Though there is still a year for mortgage lenders to get in compliance with the Consumer Financial Protection Bureau's document changes, the perils of missing that deadline are considerable.
The overall message that mini-correspondents were intended as transitions, not permanent business models means that the loan channel would be examined for consistency with the intended purpose.
Lenders need to take the initiative to analyze their Home Mortgage Disclosure Act data before the Consumer Financial Protection Bureau does.
Unlike other regulatory agencies that in many cases looked at form over substance, the Consumer Financial Protection Bureau will ignore structures altogether when it perceives them to be "sham" transactions.
The CFPB and other regulators are showing an increasing appetite for big data. The HMDA database may be the biggest in the mortgage business and a preview of the upcoming dataset may give lenders a chance to stay one step ahead of the feds.
The Consumer Financial Protection Bureau requests data that if used too zealously could cause a massive restriction in the market and a reduction in the type and amount of lenders.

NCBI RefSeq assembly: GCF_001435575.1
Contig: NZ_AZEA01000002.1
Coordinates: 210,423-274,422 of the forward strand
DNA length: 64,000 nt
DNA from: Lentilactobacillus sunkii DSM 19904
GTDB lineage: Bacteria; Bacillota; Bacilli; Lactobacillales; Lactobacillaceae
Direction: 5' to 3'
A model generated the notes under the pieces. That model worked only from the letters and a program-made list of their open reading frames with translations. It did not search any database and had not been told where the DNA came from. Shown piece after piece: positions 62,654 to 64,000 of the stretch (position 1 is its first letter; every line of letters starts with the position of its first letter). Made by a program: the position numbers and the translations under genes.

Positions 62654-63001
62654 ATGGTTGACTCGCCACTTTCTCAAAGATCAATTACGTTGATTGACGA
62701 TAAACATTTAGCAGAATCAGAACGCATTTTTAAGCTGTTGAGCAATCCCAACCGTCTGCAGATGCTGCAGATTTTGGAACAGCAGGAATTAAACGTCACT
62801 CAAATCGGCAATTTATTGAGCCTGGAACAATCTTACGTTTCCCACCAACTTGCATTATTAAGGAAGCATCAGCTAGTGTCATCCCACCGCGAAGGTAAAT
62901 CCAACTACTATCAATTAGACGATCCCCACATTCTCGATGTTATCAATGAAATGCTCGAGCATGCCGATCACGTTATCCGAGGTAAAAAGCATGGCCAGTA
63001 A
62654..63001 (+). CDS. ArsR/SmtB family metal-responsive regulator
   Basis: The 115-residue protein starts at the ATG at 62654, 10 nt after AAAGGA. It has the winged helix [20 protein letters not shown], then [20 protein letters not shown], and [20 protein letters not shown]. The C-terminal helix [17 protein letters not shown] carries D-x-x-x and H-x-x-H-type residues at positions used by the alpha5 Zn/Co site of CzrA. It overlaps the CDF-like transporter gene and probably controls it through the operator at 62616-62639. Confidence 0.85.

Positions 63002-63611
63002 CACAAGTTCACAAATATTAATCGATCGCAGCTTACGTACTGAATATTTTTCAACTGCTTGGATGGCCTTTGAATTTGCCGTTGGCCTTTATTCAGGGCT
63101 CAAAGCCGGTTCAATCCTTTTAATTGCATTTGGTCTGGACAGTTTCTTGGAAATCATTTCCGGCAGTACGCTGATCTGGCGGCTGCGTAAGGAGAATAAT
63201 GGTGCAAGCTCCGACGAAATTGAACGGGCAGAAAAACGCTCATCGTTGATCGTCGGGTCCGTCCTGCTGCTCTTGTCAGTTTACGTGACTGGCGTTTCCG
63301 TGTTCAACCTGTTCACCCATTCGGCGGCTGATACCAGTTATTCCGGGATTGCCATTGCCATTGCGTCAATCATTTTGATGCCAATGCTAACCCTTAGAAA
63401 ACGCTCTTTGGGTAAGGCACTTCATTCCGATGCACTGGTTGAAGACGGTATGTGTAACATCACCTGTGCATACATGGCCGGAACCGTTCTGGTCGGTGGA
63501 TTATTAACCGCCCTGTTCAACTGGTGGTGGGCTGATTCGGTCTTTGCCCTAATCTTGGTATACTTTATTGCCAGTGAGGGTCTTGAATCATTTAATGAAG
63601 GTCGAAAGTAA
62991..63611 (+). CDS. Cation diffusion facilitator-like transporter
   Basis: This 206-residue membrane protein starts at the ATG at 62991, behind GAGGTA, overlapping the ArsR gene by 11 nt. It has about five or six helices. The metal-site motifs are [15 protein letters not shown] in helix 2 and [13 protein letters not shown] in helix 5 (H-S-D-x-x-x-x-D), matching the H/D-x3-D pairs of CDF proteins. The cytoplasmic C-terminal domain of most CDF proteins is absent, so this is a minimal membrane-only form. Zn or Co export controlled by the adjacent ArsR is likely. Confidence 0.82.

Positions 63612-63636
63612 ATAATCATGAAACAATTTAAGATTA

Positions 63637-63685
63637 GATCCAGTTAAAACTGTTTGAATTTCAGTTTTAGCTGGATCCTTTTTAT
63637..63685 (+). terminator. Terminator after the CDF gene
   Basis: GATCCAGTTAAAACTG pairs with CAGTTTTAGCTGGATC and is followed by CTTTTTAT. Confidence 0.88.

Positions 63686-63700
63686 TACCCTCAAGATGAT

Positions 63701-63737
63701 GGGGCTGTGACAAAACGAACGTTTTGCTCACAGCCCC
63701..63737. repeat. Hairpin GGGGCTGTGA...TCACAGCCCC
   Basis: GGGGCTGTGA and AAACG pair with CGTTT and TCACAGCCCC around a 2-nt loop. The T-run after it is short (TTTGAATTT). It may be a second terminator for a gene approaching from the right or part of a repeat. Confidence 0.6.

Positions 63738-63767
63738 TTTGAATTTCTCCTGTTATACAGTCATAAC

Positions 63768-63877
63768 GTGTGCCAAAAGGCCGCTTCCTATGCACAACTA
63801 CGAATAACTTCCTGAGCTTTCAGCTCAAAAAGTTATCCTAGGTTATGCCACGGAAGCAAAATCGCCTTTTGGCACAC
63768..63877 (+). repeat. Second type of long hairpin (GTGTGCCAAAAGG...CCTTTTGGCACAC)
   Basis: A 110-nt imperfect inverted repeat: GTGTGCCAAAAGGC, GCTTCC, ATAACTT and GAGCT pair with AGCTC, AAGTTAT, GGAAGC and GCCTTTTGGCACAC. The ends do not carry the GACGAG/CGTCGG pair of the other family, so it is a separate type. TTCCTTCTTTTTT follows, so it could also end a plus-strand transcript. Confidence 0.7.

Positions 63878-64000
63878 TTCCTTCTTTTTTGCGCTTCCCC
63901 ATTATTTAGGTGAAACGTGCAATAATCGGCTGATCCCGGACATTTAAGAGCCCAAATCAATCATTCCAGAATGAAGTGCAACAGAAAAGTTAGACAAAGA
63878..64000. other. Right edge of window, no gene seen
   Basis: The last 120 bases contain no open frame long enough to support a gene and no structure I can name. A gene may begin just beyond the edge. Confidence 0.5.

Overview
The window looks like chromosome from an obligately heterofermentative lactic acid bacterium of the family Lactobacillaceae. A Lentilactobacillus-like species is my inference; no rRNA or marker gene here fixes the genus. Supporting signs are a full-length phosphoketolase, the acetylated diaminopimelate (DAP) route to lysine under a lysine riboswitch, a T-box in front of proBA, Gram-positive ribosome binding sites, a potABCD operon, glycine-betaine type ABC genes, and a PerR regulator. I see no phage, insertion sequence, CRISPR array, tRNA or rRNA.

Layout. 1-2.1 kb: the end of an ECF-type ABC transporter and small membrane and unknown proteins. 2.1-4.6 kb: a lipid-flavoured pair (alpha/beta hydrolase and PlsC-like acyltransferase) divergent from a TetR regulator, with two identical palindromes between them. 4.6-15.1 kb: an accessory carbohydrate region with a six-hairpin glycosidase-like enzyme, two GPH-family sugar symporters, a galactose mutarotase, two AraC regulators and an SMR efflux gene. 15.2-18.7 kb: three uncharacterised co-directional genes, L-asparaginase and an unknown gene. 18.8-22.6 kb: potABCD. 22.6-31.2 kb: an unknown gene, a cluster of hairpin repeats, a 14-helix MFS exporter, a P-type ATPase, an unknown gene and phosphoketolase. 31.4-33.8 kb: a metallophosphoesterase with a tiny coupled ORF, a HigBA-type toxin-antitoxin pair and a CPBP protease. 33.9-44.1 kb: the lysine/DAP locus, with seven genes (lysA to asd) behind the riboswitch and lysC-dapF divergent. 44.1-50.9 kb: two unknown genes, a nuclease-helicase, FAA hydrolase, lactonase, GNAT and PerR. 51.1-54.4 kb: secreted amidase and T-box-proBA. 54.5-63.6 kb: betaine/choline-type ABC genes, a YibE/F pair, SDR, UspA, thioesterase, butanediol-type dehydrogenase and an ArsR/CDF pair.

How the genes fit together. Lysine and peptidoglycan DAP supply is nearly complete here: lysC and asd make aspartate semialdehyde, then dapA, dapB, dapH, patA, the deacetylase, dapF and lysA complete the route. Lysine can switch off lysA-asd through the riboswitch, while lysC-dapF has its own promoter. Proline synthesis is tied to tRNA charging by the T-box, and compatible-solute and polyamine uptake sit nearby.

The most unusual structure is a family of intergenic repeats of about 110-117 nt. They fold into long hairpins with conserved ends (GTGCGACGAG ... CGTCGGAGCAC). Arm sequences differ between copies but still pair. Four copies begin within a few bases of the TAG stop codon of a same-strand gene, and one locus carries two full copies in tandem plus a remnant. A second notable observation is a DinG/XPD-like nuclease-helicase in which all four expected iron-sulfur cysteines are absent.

New and experienced compliance experts have to learn the nuances of all the new regulations.
The general perception in the mortgage industry is that the CFPB and their new regulations are like an albatross around the necks of mortgage companies, especially the smaller independents.
Under the Consumer Financial Protection Bureau plan, lenders would need to respond to virtually every public complaint even those by consumers, disgruntled employees, and competitors that abuse this forum.
A Supreme Court ruling overturning circuit court rulings in D.R. Horton Inc. v. the National Labor Relations Board is in question. This affects the enforceability of class waiver arbitration agreements.
Loan officers have traditionally been on an island with borrowers, with little management involvement in an originators communications with clients. Increasingly, lenders need to think about systems and/or protocols to ensure that such communications are handled properly.
Unless the industry is content to be a boutique player with a hugely smaller pool of potential borrowers, it had better emulate the Fed and ease on down the road.
The CFPB has opened a back door by accusing a lender of engaging in unfair and deceptive acts in connection with originating loans that the borrowers could not "afford."
The GSEs make mortgages? Banks don't? For an economics professor who has made the causes of the housing collapse a central campaign issue, David Brat sure doesn't sweat the details.
The Consumer Financial Protection Bureau recognized a distinction in terms of the treatment of persons working for a company based upon their classification as employees or contractors.